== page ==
Property owners in Lancaster County likely have received their 2018 Preliminary Property Assessment Notice, which shows the property’s preliminary 2018 reassessed value. While the notice provides answers to frequently asked questions and important contact information, it does not show how to determine the accuracy and practical implications of a property’s reassessed value.
Although the final notices will not be released until June 1, consider these three tips when reviewing your preliminary assessed value.
1. An increased reassessed value does not necessarily mean you will pay more taxes.
The purpose of this year’s reassessment is to align property values with current market trends. Similarly, taxing authorities will be adjusting their millage rates to account for this “update” in real estate values. Taxing authorities are limited by statute in the amount that they may collect from taxpayers following a countywide reassessment. Therefore, the local taxing bodies, that is, the county, municipalities, and school districts, may have to adjust their millage rates to meet certain statutory revenue requirements.
2. An increased reassessed value does not necessarily mean you should appeal.
Since the previous Lancaster County reassessment in 2004, we have been through a recession and other market shifts that have changed property values dramatically. Before you appeal an increased value, ask yourself:
• Would a buyer in today’s market pay a price equal to the reassessed value for my property?
• Would I be able to reasonably sell my property if I listed it at a price equal to its reassessed value?
• Have any properties located near my property sold for a value equal to or less than my property’s reassessed value?
• Do I have any recent appraisals from a purchase or a refinancing of my property that show a value equal to or less than my property’s reassessed value?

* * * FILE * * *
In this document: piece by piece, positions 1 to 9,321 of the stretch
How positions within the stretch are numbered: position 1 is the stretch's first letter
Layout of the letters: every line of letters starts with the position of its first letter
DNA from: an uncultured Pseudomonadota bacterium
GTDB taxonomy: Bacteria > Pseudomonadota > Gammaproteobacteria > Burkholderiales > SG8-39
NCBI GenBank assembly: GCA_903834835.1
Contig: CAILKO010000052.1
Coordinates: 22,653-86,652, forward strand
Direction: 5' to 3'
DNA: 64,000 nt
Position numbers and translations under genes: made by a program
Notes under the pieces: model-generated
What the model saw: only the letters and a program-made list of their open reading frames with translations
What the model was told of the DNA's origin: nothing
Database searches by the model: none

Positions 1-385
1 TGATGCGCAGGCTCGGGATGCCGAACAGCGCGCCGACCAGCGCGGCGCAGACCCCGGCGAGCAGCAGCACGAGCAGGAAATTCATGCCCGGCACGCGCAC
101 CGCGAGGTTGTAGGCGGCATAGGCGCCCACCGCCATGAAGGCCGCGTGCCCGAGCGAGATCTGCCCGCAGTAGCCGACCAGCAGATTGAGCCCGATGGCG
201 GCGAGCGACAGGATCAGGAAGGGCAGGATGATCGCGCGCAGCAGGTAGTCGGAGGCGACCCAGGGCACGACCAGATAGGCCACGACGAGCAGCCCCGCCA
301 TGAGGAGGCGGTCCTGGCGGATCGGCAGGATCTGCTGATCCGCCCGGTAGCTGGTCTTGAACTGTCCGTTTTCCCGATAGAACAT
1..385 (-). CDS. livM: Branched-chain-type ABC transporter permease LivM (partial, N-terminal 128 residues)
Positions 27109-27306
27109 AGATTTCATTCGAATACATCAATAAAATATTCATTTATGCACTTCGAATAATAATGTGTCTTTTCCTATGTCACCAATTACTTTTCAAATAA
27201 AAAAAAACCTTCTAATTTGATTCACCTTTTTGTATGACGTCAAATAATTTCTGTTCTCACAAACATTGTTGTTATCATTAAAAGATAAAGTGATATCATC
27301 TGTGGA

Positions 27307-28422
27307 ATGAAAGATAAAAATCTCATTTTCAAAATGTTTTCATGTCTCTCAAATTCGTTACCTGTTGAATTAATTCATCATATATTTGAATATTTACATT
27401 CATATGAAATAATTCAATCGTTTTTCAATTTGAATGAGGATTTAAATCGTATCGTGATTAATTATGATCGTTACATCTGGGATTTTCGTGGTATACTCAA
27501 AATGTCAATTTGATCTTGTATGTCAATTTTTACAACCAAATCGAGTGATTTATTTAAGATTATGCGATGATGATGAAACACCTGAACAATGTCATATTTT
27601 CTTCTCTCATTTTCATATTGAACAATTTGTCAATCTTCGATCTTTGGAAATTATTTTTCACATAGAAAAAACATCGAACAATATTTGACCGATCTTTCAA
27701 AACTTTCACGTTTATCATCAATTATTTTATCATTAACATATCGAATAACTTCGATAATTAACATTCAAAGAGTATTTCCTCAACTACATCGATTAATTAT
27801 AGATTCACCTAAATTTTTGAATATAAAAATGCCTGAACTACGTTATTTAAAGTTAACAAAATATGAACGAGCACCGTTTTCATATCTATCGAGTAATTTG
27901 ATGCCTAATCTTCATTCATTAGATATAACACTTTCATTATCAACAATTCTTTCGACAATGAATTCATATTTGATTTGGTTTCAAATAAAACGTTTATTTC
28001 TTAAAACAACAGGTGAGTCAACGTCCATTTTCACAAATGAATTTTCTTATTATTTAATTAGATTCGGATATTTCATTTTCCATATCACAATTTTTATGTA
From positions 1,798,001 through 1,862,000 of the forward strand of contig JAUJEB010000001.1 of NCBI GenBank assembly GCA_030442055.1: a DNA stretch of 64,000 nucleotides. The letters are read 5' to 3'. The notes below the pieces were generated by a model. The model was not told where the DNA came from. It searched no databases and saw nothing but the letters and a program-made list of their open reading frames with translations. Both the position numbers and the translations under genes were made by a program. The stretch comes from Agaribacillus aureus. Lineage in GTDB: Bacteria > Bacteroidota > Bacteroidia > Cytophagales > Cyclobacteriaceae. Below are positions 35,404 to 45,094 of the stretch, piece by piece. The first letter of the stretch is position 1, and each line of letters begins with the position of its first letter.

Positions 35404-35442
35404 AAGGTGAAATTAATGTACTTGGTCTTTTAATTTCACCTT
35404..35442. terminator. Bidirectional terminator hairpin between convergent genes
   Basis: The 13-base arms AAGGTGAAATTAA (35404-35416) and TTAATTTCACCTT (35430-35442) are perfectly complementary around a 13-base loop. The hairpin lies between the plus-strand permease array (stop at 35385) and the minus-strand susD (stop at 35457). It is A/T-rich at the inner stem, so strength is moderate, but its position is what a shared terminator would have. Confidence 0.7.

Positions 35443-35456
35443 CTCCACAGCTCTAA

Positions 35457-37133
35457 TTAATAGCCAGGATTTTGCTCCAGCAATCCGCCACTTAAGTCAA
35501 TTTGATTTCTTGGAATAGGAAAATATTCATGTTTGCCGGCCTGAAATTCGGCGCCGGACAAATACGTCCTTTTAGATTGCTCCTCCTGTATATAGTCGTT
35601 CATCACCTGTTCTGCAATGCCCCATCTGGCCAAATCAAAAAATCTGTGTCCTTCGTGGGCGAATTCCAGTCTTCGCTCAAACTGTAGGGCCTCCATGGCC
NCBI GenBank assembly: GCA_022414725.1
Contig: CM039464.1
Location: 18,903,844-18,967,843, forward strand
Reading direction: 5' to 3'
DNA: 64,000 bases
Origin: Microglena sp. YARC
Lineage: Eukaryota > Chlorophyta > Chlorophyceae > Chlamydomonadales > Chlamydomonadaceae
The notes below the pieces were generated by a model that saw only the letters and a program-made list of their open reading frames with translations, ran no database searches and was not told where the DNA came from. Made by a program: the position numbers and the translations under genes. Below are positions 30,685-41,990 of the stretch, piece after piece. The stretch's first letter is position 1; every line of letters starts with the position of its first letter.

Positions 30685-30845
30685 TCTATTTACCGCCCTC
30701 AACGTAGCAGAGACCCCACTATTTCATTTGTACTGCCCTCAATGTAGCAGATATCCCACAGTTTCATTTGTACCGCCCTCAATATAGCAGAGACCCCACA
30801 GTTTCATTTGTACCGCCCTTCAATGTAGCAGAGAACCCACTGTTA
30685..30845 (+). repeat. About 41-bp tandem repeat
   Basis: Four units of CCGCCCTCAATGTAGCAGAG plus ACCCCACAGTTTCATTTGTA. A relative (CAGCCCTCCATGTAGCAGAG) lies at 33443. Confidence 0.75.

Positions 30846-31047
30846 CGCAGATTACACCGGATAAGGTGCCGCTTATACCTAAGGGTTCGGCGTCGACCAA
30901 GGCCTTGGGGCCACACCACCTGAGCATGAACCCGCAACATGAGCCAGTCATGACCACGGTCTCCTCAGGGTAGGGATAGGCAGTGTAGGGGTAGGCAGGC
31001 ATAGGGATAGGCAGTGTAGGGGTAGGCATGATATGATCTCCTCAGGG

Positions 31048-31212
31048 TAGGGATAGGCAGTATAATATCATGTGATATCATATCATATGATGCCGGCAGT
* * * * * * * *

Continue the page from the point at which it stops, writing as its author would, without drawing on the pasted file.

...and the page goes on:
Remember, a good indicator of the accuracy of your property’s reassessed value is simply your instinct regarding the value. Also keep in mind that the preliminary notice breaks down your values into “land” and “building(s)”. When evaluating your property’s reassessed value, you should consider the total value of both land and buildings.
3. Consider how you will support your appeal.
Appraisals and comparable sales are the most common forms of evidence used to support a reassessment appeal and both take time to obtain. If you want to appeal and need to get an appraisal, be sure to get one soon. The Lancaster County Board of Assessment Appeals requires your appraisal to be submitted either with your application or at the hearing. Comparable sales require more research into properties that share the same attributes as your property in characteristics such as size, age, and neighborhood.
If you need assistance understanding your preliminary notice or evaluating whether you should take an appeal, please contact Maria Di Stravolo Elliott, chair of Barley Snyder’s Real Estate Practice Group, or Reilly S. Noetzel, an associate in the group.